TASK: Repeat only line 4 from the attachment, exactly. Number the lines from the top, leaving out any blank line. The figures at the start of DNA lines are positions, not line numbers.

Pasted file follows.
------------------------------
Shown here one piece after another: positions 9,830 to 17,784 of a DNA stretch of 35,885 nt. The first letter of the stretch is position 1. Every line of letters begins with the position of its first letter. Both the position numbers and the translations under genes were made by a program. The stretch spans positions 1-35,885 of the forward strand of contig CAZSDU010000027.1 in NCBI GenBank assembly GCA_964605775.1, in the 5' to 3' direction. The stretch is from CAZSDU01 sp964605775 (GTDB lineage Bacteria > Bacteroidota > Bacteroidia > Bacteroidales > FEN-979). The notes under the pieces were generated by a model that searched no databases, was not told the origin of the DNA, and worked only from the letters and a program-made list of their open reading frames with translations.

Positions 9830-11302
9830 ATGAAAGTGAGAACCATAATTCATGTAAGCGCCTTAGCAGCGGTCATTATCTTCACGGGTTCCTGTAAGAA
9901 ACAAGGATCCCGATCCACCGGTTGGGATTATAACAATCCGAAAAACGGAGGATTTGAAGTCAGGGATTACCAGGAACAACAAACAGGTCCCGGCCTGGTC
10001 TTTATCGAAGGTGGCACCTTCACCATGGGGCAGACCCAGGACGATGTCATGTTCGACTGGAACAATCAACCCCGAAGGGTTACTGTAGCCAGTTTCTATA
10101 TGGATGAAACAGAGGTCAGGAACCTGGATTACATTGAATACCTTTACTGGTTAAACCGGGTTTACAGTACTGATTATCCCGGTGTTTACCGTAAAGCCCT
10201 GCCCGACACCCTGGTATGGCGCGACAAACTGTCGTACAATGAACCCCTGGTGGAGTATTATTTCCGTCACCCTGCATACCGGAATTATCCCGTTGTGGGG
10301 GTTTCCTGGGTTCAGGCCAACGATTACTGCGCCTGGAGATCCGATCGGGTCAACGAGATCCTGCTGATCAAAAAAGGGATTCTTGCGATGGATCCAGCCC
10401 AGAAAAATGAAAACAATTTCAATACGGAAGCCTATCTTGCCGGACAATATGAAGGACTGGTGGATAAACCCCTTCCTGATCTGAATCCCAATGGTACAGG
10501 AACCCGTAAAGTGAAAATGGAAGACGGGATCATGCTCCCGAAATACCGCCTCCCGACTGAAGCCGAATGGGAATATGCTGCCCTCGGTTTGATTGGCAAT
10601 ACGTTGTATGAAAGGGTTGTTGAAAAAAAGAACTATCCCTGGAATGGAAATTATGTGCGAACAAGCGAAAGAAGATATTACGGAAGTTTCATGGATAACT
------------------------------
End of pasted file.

9901 ACAAGGATCCCGATCCACCGGTTGGGATTATAACAATCCGAAAAACGGAGGATTTGAAGTCAGGGATTACCAGGAACAACAAACAGGTCCCGGCCTGGTC